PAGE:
www.amsa.org/resource/natlinit/alcohol.cfm

This particular website is actually an article that was developed by a medical student association. This website discusses almost all possible aspects of alcohol an its relationship or effects to the human body. This website begins with the process by which people consume alcohol or its route of administration. Alcohol is taken in through the mouth where it begins the process of circulating through the body. Once entering through the mouth it later passes through the small intestines directly into the blood stream. The chemical attraction between the water in our body and the hydroxl group of the alcohol is also discussed in the route of administration section.

www.amsa.org/resource/natlinit/alcohol.cfm

The most critical aspect is the process of absorption. Absorption is the route in which the organ effects begin. The presence of food is the main determination of the rate in which the absorption process takes place. The absence of food in the stomach may allow the alcohol to pass into the small intestines more rapidly. If alcohol is consumed in large amounts the body begins to fight against it causing the person to vomit therefore prohibiting it from entering the intestinal tract.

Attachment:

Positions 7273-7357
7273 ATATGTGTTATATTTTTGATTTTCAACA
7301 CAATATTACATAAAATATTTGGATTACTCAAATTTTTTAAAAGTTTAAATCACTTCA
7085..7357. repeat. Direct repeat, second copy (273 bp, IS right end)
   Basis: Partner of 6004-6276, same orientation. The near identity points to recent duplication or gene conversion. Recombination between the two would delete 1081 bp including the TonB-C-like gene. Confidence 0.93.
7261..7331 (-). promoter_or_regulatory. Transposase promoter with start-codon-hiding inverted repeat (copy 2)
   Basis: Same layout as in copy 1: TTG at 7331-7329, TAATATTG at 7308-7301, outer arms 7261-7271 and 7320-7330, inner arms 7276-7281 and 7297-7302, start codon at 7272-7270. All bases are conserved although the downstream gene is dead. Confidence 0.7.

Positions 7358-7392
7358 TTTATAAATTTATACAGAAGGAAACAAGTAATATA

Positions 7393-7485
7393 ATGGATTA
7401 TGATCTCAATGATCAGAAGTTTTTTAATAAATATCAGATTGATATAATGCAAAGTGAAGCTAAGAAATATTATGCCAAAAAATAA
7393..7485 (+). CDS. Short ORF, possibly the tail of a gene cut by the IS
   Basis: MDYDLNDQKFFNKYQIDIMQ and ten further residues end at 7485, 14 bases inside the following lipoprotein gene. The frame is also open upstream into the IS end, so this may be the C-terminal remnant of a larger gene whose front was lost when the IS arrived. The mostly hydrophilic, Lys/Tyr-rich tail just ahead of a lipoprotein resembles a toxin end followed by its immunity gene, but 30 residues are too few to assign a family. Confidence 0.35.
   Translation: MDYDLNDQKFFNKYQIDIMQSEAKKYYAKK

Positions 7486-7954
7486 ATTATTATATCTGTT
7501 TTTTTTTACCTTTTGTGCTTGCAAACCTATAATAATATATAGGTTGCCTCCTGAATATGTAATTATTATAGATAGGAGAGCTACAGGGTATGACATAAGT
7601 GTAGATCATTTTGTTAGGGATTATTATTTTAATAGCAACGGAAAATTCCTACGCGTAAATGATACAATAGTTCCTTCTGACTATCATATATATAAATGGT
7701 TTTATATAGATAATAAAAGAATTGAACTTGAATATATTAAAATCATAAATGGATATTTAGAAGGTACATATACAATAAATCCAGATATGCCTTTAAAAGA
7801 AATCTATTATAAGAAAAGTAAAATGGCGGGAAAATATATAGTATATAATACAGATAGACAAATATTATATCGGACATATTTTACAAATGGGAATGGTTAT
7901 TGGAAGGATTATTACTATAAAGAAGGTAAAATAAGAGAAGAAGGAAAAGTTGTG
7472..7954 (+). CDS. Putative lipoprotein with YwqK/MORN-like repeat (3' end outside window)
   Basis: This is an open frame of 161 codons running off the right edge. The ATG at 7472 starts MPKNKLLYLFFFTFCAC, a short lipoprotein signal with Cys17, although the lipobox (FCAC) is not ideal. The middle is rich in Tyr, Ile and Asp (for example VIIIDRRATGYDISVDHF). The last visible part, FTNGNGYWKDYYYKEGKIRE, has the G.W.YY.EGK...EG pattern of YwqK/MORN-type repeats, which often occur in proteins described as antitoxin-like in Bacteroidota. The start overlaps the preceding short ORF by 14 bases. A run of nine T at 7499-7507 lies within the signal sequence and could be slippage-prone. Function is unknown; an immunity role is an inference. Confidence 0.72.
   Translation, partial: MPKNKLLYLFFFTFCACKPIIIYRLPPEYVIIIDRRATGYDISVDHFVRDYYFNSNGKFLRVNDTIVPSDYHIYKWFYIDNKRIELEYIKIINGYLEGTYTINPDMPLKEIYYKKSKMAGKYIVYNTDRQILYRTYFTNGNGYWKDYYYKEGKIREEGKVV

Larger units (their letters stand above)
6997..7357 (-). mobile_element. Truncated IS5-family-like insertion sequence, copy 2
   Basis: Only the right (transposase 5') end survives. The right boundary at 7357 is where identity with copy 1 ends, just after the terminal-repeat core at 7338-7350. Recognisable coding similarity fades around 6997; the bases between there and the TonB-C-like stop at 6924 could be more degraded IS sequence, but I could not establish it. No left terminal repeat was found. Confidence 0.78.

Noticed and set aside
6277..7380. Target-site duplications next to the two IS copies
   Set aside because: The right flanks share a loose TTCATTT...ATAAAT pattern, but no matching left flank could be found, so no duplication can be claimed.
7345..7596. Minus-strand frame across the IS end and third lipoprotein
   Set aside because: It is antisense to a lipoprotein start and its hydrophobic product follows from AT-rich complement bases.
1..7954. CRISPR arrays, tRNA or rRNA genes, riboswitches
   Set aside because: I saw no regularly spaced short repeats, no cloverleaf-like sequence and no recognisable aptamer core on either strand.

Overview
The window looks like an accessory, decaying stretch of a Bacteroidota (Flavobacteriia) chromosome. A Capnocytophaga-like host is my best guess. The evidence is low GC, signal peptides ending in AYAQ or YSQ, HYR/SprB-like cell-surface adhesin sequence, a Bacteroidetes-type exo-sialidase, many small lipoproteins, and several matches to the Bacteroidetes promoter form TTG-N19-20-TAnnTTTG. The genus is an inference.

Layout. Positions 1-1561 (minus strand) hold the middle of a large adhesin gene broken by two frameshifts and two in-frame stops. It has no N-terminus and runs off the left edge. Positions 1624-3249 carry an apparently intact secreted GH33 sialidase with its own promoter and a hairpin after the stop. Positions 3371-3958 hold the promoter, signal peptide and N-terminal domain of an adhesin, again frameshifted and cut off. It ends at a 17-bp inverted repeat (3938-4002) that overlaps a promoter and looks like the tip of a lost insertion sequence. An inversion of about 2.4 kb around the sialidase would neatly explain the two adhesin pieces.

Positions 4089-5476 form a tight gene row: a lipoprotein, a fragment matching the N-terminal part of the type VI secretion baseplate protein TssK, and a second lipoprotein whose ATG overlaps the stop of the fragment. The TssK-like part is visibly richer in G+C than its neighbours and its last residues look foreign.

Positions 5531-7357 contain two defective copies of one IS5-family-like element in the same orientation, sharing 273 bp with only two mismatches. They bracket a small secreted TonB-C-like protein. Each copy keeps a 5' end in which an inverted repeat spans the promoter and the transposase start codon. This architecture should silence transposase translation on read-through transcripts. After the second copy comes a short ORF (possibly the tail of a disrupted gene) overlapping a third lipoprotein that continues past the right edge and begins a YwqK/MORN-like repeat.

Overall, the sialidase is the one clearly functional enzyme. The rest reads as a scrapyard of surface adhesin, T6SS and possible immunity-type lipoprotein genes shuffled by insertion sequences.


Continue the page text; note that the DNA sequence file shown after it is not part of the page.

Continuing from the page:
www.amsa.org/resource/natlinit/alcohol.cfm

This website goes in great detail the effects in which alcohol effects the physiology of our body. People today misunderstand the effect of alcohol. People drink at social occasions to have a good time but in reality the effect of alcohol is actually a depressant to the central nervous system. Consuming alcohol actually slows the function of our organs. The information in the third section describes the direct process of metabolizing the alcohol. The determination of intoxication is also determined by the presence of food. The most important piece of information is the health issues and risks that are caused with the consumption of alcohol. The secondary effects affect that of any unborn child and are considered to be less invasive symptoms of alcoholism.

www.amsa.org/resource/natlinit/alcohol.cfm

Thursday, April 21, 2005

Catia's Major Website Review: Effects of Ethyl Alcohol on Organ Function

Effects of Ethyl Alcohol on Organ Function


The major website that I have chosen is General Chemistry Case Studies. www.chemcases.com/alcohol/alc-07.htm. In this link it describes the effects of Ethyl Alcohol on Organ functions. There will be many organ functions that I will be discussing.
Alcohol can take many effects on someone’s life. For instance the brain, alcohol can have both subtle and dramatic effects on the brain and how it functions. The damage that the brain may have due to the consumption of alcohol can make a person become violent and injure you. Alcohol acts as a depressant on the brain. Therefore, it decreases activity. Ethyl alcohol gets into the brain by means of absorption. www.chemcases.com/alcohol/alc-07.htm (BAC continues to rise).